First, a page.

In his second term, President Barack Obama faces three choices in the Asia-Pacific: to pivot, poison, or make peace. So far Obama’s contribution to regional strategic discourse has been the word “pivot”. After some reflection, his administration wisely decided to drop the use of the word. But the policy behind the word seems to continue, without much reflection. The key goal of this essay is to encourage the Obama administration to engage in even deeper reflection about the Asia-Pacific. In a world where America faces rising constraints on its power and influence, the Asia-Pacific offers some easy opportunities for plucking.

To grasp these opportunities, the Obama administration needs to engage in some radical new forms of geopolitical thinking. The main problem with most American strategic thinkers in Washington is that they assume that 19th century assumptions will continue to work in the 21st century. In short, relations among great powers will always be zero-sum games: if one wins, the other loses. In practice, American administrations have been careful and nuanced in dealing with China. Nonetheless, as America struggles to retain its number one position in the world against the rapidly rising number two power, China, every gain for China is seen as a loss for America and vice versa.

The main reason why America is pushing for the Trans-Pacific Partnership is to balance China’s growing economic clout in the region. Let me be clear about one point: competition among great powers will always continue. The grain of human history does not change overnight. Yet, in the relations among all great powers, there will be a mix of competition and collaboration, with the pressures to collaborate growing ever faster day by day.

In my book, The Great Convergence: Asia, the West, and the Logic of One World, I use a simple analogy to explain how the world has changed fundamentally. Before the era of modern globalisation, humanity sailed in 193 separate boats, steered by 193 captains and crews. The 1945 rules-based order existed to prevent these boats from colliding on the high seas. Now humanity lives on the same boat but in 193 different cabins, each with a different captain and crew looking out only for their own cabins. Sadly, the world does not have a captain or crew to take care of the global boat. As a result, if America and China are sailing on the same boat, they have a common interest not to sink the global boat, and to collaborate in managing it. This is why both collaborated closely at the height of the global financial crisis in 2008–2009. At the same time, China’s rise has been achieved by accepting and integrating into, rather than challenging, the US-led international order. This strategic decision also demonstrates a recognition that we are sailing on the same boat.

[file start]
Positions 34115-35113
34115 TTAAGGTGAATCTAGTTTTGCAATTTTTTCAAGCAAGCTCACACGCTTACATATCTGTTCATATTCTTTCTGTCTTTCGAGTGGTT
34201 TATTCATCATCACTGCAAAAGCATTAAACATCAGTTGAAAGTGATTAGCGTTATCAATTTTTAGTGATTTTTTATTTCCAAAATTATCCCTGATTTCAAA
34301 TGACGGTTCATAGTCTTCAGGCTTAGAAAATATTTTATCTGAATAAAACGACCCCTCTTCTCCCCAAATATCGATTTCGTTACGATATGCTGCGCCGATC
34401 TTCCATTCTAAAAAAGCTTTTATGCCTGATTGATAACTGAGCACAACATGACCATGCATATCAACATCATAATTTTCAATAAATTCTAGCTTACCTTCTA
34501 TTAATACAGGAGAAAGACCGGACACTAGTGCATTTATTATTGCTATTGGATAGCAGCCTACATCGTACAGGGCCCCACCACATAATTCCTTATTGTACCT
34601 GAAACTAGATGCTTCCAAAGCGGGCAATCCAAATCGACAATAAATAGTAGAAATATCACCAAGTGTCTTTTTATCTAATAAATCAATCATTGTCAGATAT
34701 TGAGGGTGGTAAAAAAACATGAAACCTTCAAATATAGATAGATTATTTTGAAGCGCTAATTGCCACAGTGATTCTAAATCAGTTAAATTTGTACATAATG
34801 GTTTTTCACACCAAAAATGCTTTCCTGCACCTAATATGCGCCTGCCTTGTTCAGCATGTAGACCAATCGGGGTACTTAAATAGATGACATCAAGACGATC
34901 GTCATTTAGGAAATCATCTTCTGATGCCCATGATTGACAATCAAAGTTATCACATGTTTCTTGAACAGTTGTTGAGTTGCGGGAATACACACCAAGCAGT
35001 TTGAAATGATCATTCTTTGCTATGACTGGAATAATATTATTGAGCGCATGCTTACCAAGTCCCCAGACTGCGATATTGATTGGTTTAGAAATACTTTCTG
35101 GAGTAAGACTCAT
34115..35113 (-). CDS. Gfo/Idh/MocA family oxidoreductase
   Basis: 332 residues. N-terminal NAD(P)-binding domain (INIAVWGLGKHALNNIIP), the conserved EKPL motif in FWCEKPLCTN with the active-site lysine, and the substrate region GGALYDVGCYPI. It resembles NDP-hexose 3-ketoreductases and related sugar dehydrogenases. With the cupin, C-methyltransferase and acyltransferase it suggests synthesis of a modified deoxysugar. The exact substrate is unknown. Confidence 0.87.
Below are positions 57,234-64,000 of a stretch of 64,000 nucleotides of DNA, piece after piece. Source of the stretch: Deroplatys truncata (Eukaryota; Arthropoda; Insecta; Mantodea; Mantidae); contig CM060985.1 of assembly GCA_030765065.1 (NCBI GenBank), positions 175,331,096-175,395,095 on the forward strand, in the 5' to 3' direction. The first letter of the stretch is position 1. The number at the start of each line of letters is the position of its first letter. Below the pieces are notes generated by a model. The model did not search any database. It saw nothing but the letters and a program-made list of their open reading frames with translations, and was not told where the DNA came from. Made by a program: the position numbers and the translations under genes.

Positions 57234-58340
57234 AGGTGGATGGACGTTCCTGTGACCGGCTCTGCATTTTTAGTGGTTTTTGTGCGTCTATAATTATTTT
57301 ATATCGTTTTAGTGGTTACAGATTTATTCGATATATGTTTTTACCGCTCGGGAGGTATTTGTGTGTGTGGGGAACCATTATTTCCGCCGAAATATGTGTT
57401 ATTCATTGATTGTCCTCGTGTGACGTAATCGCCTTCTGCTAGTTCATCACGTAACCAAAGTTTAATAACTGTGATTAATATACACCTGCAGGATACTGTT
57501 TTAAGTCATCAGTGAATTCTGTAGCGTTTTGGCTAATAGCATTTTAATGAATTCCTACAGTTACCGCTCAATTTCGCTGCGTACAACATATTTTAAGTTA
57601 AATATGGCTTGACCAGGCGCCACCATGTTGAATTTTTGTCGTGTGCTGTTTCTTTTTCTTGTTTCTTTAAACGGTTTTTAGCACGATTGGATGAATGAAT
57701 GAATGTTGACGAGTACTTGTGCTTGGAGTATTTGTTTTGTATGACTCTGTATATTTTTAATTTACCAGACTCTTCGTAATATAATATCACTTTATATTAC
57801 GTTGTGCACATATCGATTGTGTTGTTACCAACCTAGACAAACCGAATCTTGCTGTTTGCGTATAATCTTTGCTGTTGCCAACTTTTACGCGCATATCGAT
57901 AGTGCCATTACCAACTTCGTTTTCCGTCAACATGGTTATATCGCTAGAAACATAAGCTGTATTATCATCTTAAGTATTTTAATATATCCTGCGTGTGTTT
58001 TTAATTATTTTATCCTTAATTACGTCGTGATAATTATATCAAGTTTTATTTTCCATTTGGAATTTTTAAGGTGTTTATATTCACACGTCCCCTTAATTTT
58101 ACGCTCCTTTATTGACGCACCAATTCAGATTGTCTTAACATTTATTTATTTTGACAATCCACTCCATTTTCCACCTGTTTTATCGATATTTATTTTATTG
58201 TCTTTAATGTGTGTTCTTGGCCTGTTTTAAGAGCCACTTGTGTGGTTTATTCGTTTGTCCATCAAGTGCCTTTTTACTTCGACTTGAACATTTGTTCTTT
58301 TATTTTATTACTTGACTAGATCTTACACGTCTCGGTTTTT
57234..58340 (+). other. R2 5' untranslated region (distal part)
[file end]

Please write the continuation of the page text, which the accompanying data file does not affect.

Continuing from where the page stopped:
Despite this critical common interest, it will be impossible to remove overnight the enormous distrust that has developed between America and China. Over the past decade or so, the gap between American and Chinese power has narrowed considerably. And China may overtake America sooner than any American has imagined. Sadly, few Americans have psychologically prepared themselves for this major power shift. I learned this when I chaired a panel in Davos in January 2012 on “The future of American power”. The panellists were all highly distinguished Americans, including two senators, a congresswoman, and a former deputy national security advisor. I asked them whether America could adjust to being the number two power in the world and I was shocked that none could even consider the possibility or dare to discuss it publicly. It is politically suicidal for any American leader to suggest publicly that America could become number two.